Long Island has growing export muscle.

Manufacturers, distributors and trading companies based here sold $9.8 billion in goods to foreign buyers in 2015, a 53 percent increase from 2005, according to the latest available data from the U.S. Census Bureau.

Several factors are behind the gain in export activity, including greater foreign demand for Long Island products and a growing number of companies beginning to sell overseas, economists said.

Exports contribute to the prosperity of a wide array of businesses.

Love & Quiches Gourmet in Freeport sends frozen cheesecakes and chocolate cakes to the Middle East. Genetic markers from Stony Brook-based Applied DNA Sciences Inc. help to fight crime in Britain and Sweden. And women around the globe use do-it-yourself nail kits, eyelashes and cosmetics from Kiss Products Inc. in Port Washington.

For the Nature’s Bounty Co., exports “are a key growth engine for us,” said Steve Cahillane, CEO of the Ronkonkoma-based manufacturer, which has 11 local facilities with more than 2,000 employees.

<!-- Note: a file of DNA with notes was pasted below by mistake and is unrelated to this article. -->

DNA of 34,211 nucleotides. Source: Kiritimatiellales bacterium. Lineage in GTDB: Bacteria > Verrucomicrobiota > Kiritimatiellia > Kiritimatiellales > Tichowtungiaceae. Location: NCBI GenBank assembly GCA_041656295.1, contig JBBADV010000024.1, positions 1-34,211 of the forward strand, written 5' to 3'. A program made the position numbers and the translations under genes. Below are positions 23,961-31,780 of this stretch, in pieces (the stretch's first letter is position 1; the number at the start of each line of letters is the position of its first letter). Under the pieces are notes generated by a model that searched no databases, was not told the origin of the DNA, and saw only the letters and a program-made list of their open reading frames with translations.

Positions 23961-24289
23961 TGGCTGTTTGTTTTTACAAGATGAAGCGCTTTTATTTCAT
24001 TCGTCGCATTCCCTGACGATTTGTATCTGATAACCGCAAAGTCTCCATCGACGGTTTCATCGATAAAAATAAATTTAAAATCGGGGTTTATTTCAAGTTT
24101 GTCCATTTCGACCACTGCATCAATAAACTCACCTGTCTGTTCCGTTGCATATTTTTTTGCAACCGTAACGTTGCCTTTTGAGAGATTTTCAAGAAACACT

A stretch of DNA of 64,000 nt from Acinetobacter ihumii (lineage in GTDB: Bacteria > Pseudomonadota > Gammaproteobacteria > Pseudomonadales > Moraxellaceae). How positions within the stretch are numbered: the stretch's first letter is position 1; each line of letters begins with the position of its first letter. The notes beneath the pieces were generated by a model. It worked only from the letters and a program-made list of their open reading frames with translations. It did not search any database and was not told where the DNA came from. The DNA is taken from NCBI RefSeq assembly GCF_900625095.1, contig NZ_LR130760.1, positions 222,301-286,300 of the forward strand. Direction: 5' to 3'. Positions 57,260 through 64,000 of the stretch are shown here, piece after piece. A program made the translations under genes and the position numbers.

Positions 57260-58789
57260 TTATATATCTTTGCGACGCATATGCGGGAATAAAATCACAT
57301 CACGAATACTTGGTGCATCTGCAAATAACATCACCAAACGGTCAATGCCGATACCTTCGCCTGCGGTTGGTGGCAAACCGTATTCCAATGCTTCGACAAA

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“We’re the largest vitamin and [dietary] supplement company in the United States in market share, but we are a small player in big markets overseas,” he said. “There is a big opportunity for us.”

The sale of goods to foreign buyers is a small part of Long Island’s economy — 5.5 percent of the $177 billion in goods and services produced here in 2015, according to the forecasting firm IHS. But some experts predict exports will grow in significance in the next decade.

“Exports are definitely a meaningful contributor to Long Island’s economy ... [and] I think they will become more important over time,” said John A. Rizzo, chief economist for the Long Island Association business group.